Friday, 30 December 2011

How thriller writers get it wrong

By Peter Stuart Smith (AKA Max Adams, James Barrington, James Becker, Philip Berenson and Jack Steel)

I’ve always maintained that authors, and most especially the writers of thrillers which feature what might be termed ‘boys’ toys’, need to get their facts right. Over the past two or three years, I’ve been asked on several occasions to review books immediately prior to publication so that a short quote from ‘James Becker’ or ‘James Barrington’ could be included on the front, or a slightly longer quote on the back, cover.
            I’ve always taken this task seriously, and I’ve always tried to produce the right kind of ‘sound-bite’ quote, and I’ve also tried to be honest about the book, because there’s no point in saying ‘This is the best book I’ve ever read’ or some equally over the top comment if it’s manifestly true that it’s at best a potboiler. So far, I’ve probably been lucky, because I’ve actually enjoyed the books I’ve been sent, and thinking of something complimentary to say about them hasn’t been difficult.
            The other thing that I’ve done with these books is to read them critically, because I absolutely know that mine might be the last pair of eyes to see the manuscript before it goes to the printer, so it really is the last possible chance to get everything right. And what has surprised me is how many errors of fact haven’t been picked up by that stage.
            I remember one book where the hero – who was of course a qualified pilot, qualified diver, qualified lover and qualified killer – landed his helicopter on the deck of a ship and then climbed out to talk to some people while he waited for the rotors to stop turning. This makes as much sense as getting out of a car doing thirty miles an hour while you wait for it to stop. Ask any helicopter pilot.
            I’ve lost count of the number of authors who can manage to fit a silencer – the correct word is ‘suppressor’ – to a revolver. You can do it, of course, but it’ll have virtually no effect on the noise the weapon makes when it fires. On a revolver, most of the sound emanates from the gap between the chamber and the rear end of the barrel. And then there are the people in the books who cock a semiautomatic pistol by pulling back the hammer. Certainly, that will allow the hammer to fall when the trigger is pulled, but unless the weapon is first cocked by pulling back the slide, it certainly won’t fire a round.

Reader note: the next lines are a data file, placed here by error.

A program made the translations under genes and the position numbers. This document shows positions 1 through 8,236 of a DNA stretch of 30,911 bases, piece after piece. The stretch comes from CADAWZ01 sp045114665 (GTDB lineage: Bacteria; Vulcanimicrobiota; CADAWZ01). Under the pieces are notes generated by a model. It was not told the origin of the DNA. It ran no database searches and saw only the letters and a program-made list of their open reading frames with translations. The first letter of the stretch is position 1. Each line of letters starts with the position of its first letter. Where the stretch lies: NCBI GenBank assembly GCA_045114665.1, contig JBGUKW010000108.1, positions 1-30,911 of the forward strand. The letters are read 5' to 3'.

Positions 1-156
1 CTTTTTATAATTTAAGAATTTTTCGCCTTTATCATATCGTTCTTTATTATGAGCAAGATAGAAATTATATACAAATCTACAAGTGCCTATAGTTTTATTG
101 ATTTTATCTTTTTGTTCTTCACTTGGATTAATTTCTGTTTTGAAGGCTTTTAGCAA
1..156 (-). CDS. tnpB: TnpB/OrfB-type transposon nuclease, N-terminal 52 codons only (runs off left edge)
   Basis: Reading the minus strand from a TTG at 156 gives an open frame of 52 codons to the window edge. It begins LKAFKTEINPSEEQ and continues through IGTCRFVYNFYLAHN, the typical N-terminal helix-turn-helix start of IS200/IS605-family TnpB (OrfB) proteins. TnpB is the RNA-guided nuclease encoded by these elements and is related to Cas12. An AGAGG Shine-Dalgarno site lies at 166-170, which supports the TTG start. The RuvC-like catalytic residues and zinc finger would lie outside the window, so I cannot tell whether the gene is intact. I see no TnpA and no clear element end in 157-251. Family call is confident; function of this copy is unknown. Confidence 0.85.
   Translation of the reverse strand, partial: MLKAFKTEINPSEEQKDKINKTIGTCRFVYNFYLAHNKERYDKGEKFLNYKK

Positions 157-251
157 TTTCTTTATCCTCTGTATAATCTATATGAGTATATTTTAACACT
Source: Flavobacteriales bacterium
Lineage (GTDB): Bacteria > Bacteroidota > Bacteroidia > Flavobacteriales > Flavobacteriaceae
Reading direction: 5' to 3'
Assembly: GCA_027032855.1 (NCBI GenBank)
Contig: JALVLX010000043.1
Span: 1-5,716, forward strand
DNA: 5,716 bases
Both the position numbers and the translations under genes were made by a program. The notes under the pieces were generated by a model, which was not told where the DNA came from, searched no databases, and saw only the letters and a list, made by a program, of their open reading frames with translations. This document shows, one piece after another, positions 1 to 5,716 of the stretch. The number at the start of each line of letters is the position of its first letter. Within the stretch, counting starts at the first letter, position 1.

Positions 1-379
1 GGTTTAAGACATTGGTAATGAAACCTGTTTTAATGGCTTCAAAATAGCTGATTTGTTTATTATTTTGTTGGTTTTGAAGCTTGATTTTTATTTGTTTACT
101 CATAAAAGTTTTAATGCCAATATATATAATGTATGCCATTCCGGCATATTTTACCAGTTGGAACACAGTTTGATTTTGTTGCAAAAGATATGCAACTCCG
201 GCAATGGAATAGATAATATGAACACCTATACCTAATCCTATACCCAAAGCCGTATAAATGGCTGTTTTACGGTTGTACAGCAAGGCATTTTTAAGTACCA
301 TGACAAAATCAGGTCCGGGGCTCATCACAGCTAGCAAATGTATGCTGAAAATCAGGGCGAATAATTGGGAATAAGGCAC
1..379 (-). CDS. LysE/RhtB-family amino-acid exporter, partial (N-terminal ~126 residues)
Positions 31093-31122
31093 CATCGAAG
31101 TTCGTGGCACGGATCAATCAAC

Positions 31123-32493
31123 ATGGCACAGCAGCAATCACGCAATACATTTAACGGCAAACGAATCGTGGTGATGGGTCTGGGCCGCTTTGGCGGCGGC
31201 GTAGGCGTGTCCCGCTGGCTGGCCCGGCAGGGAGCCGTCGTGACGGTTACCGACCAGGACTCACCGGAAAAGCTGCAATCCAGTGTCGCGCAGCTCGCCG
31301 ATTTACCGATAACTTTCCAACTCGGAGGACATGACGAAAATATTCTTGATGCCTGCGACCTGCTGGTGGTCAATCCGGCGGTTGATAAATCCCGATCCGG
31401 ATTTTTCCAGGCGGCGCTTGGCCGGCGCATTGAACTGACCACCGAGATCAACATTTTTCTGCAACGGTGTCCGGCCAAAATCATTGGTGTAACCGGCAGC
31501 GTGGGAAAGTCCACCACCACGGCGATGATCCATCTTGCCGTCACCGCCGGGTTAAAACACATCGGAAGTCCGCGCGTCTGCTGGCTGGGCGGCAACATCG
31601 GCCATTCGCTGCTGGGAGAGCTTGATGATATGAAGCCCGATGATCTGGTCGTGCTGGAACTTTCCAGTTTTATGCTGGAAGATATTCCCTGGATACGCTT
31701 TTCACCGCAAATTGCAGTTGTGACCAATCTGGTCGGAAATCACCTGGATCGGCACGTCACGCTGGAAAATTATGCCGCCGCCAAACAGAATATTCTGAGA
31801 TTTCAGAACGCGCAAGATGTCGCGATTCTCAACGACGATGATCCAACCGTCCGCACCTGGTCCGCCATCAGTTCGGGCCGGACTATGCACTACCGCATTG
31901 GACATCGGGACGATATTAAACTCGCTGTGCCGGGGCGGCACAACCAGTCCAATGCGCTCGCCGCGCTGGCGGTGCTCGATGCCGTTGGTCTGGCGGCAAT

This train of thought was sparked by novel I’m reading at the moment – not a review copy, just a book I picked up somewhere – and in the space of half a dozen pages the author, who is an internationally recognised thriller writer, whose work will be familiar to most people who read in this genre, has made several moderately glaring errors.
First, he has somehow managed to create a spy satellite which can hover over one spot on the planet. What keeps satellites in orbit is their speed. If you go outside on a dark night, shortly after sunset, you can occasionally see one passing overhead. They travel in polar orbits, so their path runs from south to north or vice versa, which enable them to cover most of the surface of the planet every twenty-four hours. They’re about 200 miles up, and they travel very fast. The only ‘hovering’ satellites are those in geostationary orbit, and they are over 22,000 miles above the surface of the Earth and enable you to watch QVC on your Sky satellite receiver. In fact, they’re not stationary at all, but are travelling at such a high speed that they appear to stay in one position when viewed from the planet’s surface.
            Second, this satellite had a sufficiently high resolution that observers in a secret building in London were able to see the individual hairs on the head of their target. Good trick. Actually, the best of the spy satellites available at the moment have a resolution of about five inches, and the reason for that is physics – a combination of the speed of the satellite, the elevation of about 200 miles (or about the distance between London and Plymouth) and the laws of optics.
            And then he had this same hovering, ultra-high resolution satellite sending video images back to its base. Another good trick that simply won’t work. The speed of the platform means that video would just be a blur, so all satellites take high resolution still images which can be built up into a composite or even a 3-D representation of the target.
            For the author or anyone else to check these facts on the Internet would have taken about five minutes, but obviously nobody, at any stage of the publication process, had bothered.
            Personally, the moment I find an error as glaring as any of these in a novel, the whole book immediately loses a certain amount of credibility, and it certainly spoils my enjoyment in reading the rest of it. I try to do better in my books, but I have had a few comments in the past that suggest I need to try harder …

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1 comment:

  1. Good post! You make some valid points! For my thrillers, I always take great pains to research the smallest details, but I'm sure I still make mistakes, just like anyone else. And sometimes you have to take a little leeway for the sake of the plot (it is, after all, fiction!).

    Brian January